Because of the financial crisis (and other factors), public universities are having a harder time with their finances. As businesses often do, some schools have addressed their financial woes by cutting employees. The cuts often begin with adjunct and visiting faculty and then move on to full time staff and even regular faculty. In truly dire circumstances, some administrators even find their bonuses being trimmed.
While cutting positions often appeals to some folks, perhaps because it gives them that business feel, there are also attempts to increase revenue in various ways. Tuition has, of course, been increasing steadily. However, that somehow never seems to keep up with the financial needs of the schools. Schools also seek outside money, often in the form of grants and gifts. However, even these sources are often not enough.
Florida State University hit on on interesting method of securing funds. A while ago, the FSU economics department entered into a contract with the Charles G. Koch Charitable Foundation. In this contract, FSU received $1.5 million to create two endowed chairs to “promote political economy and free enterprise.” While this all seems rather good, one concern is that the contract specifies that Koch’s representatives have the right to reject candidates selected by the faculty hiring committee. In short, the representatives have veto power over hires.
One practical concern is, obviously enough, that FSU seems to have sold out for relatively little. While $1.5 million seems like a substantial sum, it actually amounts to very little when considering the budget of FSU. At the very least, they should have asked for more in return for granting this level of influence. To be rather crude (and perhaps unfair), if one is going to be a whore, at least be a well paid whore.
More importantly, there is also the matter of ethics. Having served on a few hiring committees I am well aware about how they are supposed to function. As one might expect, candidates are supposed to be assessed based on their academic merits rather than their ideological views (and based on private conversations, it appears that a specific ideology was used to assess the candidates). Since universities are supposed to operate on the basis of academic integrity and academic freedom, granting such decision making power in return for a cash payment seems to be questionable, at best.
One obvious reply is that the idea of academic integrity and freedom are little but pleasant myths. After all, it is well known that people are often hired based on having the right connections and the right ideology. The deal with Koch merely puts things in writing and puts cash on the table. As such, to single out this situation for special condemnation would be an error, given that the basis of criticism has no real substance.
To counter this reply, while it is true that some people do not take the matters of integrity and freedom seriously, it is not true that no one does so. To use an obvious example, the search committees I have served on have been above board and run with integrity and respect for academic freedom. There is also the obvious fact that appealing to a common practice does not show that the practice is right or correct. That is, of course, why there is a fallacy called “common practice.” Naturally enough, if the Koch Foundation is wrong for what it has done, those who do the same sort of things (be they left or right leaning) would also be in the wrong.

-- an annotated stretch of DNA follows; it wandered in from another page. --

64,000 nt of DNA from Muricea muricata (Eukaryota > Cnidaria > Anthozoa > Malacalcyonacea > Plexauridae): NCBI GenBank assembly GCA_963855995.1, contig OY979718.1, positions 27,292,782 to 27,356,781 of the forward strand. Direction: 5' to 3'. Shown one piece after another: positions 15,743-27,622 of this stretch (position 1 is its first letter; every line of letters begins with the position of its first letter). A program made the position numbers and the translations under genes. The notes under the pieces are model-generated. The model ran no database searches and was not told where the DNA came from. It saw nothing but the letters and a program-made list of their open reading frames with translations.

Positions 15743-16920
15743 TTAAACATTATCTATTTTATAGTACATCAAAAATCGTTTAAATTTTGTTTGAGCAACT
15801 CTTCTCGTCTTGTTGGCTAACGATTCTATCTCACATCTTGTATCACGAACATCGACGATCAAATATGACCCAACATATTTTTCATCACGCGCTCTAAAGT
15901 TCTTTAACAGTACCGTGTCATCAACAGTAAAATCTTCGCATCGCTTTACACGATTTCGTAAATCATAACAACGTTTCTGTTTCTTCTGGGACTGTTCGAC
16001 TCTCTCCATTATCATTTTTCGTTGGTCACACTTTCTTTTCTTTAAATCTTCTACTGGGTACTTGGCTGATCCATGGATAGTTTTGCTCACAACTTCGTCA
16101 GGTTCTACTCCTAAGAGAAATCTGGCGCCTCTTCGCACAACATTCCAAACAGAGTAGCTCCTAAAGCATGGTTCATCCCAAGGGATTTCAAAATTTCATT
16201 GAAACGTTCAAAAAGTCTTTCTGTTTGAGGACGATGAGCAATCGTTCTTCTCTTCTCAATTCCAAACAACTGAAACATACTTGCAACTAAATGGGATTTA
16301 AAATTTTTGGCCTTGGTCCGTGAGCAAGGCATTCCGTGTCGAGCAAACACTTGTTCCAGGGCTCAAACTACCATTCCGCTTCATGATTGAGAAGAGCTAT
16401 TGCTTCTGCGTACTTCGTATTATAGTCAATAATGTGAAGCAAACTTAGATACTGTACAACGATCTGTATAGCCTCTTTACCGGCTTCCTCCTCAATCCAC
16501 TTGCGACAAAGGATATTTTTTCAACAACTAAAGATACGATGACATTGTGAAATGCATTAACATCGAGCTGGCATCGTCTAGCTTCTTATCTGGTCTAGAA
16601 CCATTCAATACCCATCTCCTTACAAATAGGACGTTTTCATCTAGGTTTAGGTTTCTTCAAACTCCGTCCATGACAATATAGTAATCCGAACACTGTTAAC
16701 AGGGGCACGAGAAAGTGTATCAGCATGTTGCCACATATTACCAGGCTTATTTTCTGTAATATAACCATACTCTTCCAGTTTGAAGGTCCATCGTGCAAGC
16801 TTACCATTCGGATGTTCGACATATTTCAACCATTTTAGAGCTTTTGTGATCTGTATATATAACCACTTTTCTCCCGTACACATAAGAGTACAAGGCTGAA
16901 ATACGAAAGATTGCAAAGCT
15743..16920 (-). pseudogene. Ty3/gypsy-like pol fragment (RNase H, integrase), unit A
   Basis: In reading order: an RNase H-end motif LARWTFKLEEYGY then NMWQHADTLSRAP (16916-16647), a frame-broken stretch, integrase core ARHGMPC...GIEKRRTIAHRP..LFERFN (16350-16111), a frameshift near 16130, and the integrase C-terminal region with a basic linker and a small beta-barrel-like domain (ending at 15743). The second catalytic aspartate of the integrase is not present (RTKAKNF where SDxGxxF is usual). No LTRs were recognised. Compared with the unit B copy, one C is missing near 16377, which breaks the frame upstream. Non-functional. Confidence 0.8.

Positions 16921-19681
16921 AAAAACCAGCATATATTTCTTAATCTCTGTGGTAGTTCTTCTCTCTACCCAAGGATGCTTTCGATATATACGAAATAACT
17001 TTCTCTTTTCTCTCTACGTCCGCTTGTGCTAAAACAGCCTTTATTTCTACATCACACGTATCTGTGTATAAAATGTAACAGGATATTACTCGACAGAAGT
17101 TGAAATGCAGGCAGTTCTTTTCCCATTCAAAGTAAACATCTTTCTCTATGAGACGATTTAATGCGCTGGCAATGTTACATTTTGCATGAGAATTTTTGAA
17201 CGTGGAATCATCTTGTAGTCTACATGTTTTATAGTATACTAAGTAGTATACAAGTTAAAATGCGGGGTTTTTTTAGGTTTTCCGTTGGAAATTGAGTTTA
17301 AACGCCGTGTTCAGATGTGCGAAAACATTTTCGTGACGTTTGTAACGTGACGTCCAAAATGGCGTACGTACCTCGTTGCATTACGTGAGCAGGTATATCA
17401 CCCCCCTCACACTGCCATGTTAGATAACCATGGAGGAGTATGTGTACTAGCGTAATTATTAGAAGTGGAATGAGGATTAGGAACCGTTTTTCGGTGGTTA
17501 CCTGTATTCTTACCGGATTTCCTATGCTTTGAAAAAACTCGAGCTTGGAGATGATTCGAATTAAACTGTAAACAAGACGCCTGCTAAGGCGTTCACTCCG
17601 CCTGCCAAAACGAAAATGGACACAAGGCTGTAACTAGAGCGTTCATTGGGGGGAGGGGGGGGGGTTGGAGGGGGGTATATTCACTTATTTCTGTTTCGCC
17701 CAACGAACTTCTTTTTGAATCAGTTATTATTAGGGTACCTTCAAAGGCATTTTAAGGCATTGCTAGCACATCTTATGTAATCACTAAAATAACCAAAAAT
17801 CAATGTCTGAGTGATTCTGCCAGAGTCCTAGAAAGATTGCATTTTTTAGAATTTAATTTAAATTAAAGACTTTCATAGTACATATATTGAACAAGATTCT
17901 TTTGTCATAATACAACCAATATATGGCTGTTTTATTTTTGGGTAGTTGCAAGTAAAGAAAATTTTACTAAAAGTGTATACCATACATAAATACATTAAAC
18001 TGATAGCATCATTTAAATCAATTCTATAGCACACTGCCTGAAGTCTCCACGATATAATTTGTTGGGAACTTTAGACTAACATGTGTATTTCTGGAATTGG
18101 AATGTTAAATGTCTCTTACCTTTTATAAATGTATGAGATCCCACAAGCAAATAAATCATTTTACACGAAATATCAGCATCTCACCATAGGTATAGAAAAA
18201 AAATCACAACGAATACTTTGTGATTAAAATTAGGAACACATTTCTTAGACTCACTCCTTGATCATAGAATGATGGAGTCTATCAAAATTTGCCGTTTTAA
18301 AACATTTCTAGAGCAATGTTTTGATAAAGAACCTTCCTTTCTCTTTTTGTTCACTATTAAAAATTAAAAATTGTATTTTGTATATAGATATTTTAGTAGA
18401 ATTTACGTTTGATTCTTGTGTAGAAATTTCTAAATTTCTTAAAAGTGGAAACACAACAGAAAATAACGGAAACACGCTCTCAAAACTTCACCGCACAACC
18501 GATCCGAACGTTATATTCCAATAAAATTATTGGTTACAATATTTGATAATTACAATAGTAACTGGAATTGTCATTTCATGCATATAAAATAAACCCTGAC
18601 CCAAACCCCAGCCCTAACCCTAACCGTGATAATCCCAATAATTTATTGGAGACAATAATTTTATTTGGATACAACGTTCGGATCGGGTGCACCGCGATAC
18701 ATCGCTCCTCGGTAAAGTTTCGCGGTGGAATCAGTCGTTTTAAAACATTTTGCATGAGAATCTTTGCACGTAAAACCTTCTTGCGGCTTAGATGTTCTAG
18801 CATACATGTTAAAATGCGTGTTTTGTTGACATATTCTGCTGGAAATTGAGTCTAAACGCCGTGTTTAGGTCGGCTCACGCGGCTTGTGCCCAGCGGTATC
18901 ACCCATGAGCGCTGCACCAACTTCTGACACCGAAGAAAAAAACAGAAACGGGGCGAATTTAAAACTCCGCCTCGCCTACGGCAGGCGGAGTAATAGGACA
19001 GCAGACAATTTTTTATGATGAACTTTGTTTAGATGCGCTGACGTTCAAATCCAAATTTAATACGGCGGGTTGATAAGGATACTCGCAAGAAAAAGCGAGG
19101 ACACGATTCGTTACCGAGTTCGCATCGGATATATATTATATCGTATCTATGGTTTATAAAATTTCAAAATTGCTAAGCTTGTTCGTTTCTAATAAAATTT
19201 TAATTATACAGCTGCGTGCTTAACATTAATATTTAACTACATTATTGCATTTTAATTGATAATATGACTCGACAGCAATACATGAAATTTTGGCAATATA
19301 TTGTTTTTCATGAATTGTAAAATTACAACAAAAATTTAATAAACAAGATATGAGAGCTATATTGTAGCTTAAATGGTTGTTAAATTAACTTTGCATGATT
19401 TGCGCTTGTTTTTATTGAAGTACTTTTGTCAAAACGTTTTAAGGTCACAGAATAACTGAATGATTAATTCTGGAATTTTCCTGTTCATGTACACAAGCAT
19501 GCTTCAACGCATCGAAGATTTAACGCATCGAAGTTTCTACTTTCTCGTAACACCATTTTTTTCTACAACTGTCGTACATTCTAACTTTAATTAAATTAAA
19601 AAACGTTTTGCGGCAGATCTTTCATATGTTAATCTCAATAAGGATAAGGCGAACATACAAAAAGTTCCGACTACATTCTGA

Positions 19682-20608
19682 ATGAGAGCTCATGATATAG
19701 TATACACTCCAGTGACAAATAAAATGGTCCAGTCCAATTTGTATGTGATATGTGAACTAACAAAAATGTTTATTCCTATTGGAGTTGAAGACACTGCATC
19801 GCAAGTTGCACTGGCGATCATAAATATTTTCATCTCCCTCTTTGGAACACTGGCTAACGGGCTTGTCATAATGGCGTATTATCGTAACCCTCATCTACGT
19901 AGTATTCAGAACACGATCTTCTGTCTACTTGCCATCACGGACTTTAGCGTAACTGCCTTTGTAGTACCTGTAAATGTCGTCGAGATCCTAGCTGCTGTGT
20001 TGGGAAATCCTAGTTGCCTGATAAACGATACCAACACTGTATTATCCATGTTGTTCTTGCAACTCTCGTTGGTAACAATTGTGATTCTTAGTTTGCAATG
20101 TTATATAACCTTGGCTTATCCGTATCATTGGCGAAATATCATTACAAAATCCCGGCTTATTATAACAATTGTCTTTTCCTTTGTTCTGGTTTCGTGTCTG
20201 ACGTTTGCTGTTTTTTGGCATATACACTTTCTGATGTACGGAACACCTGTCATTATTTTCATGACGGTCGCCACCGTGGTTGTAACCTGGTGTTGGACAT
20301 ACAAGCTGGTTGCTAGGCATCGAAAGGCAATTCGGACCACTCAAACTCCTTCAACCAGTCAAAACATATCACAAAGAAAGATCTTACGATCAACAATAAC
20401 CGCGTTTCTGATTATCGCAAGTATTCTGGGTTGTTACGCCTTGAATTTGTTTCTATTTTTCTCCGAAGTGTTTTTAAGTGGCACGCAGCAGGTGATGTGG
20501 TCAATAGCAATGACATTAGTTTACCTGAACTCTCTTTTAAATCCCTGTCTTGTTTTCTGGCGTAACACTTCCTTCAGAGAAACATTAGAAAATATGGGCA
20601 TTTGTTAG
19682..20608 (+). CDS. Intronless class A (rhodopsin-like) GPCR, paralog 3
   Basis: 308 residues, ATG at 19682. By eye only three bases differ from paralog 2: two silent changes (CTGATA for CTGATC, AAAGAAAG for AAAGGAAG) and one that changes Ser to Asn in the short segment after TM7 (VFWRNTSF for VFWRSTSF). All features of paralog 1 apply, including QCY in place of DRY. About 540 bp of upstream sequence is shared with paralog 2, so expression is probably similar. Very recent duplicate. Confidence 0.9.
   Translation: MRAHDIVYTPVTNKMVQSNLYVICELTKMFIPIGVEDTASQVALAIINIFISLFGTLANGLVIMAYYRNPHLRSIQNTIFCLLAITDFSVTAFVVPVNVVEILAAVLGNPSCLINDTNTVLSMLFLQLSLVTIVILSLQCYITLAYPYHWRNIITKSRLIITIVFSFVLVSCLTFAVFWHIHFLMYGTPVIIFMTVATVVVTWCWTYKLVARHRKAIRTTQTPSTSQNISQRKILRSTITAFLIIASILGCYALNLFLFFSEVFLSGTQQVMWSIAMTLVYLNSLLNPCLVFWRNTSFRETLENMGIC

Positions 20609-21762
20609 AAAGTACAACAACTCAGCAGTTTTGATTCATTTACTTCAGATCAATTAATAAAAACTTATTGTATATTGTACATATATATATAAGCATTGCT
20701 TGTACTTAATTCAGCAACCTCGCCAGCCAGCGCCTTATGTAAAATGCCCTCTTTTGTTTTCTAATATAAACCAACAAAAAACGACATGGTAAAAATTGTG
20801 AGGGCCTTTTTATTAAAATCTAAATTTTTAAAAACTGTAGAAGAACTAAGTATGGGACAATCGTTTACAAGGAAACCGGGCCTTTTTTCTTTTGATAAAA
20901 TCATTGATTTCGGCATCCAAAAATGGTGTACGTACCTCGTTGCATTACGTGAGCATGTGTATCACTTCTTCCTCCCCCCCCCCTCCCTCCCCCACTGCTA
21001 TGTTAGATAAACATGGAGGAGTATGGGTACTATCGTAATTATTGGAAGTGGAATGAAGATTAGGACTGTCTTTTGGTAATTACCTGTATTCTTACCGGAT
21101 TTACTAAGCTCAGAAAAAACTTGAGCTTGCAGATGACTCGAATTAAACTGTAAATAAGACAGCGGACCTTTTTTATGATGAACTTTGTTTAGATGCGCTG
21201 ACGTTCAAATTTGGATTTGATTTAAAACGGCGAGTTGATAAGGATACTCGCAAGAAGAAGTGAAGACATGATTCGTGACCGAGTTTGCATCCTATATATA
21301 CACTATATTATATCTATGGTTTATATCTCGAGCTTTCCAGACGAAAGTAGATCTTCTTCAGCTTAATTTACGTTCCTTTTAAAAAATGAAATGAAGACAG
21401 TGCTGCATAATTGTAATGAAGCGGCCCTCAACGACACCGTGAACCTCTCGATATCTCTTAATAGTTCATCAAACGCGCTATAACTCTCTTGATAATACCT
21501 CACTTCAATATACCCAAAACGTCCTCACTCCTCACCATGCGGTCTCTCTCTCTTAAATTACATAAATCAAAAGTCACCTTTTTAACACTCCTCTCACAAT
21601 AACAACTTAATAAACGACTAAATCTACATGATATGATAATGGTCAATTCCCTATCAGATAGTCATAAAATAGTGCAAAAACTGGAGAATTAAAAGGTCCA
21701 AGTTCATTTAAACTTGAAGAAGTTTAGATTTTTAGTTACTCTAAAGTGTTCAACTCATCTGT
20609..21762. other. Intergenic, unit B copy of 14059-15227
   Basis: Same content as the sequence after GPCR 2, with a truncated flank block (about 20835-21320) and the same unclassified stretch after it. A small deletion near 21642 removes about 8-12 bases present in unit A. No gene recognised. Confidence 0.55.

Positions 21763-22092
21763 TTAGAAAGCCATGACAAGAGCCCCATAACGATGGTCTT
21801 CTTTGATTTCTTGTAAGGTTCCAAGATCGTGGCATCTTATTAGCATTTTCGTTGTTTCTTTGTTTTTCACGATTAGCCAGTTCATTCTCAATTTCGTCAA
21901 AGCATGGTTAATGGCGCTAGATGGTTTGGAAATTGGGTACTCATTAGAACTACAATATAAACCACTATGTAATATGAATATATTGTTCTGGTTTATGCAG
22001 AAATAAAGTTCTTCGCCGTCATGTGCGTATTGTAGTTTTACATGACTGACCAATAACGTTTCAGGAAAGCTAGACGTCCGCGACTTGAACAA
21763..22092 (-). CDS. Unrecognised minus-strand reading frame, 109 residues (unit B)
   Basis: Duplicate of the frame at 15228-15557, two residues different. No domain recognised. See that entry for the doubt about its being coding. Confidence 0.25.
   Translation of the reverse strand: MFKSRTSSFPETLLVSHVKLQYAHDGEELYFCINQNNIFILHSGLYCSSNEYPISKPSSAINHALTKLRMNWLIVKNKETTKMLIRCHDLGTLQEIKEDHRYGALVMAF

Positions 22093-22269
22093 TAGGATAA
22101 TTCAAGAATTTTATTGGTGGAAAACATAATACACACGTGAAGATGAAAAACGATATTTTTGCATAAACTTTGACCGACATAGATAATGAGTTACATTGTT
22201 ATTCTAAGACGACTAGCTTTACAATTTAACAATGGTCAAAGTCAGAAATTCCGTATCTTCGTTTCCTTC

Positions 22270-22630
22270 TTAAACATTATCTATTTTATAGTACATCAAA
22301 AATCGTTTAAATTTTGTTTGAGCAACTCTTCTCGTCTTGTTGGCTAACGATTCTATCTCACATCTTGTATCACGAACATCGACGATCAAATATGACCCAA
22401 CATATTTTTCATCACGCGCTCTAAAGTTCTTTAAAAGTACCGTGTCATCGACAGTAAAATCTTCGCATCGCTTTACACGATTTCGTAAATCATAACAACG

Another obvious reply is that schools need to relax their concerns over these principles in the face of the economic woes. Just as an individual might do things that /she might not otherwise do for money when in dire straights, universities also have to swallow their pride and set aside what principles they might have left so as to secure they money they need. To make this into a properly ethical argument, an appeal can be made on utilitarian grounds. While allowing people to purchase veto power over endowed faculty positions might have some negative consequences (like allowing people with money to ensure that certain ideologies are pushed), the positive consequences could outweigh the negative. After all, accepting such money can allow schools to address their budgetary woes and continue to provide students with educations. While this education might be of a different sort than what would be offered if the money was not needed, it is still an education.
The counter to this reply is that the negative consequences could very well end up outweighing the positive consequences. Using the analogy of the individual, doing questionable things for money can have a corrupting effect on the character and can damage one’s reputation. If it turns out that the cost exceeds the benefits, then accepting such money would not be a good thing.
As I see it, accepting money in return for such veto power is a violation of professional hiring ethics. Naturally, I do agree that if money is offered with conditions and accepted, then there is (on the face of it) an obligation to stick to that agreement. As such, by taking the money, FSU has obligated itself to the terms of the contract. However, they should not have entered into that agreement.
Naturally, it might be wondered if I would still hold this view if my continued employment was contingent on my university accepting such a deal.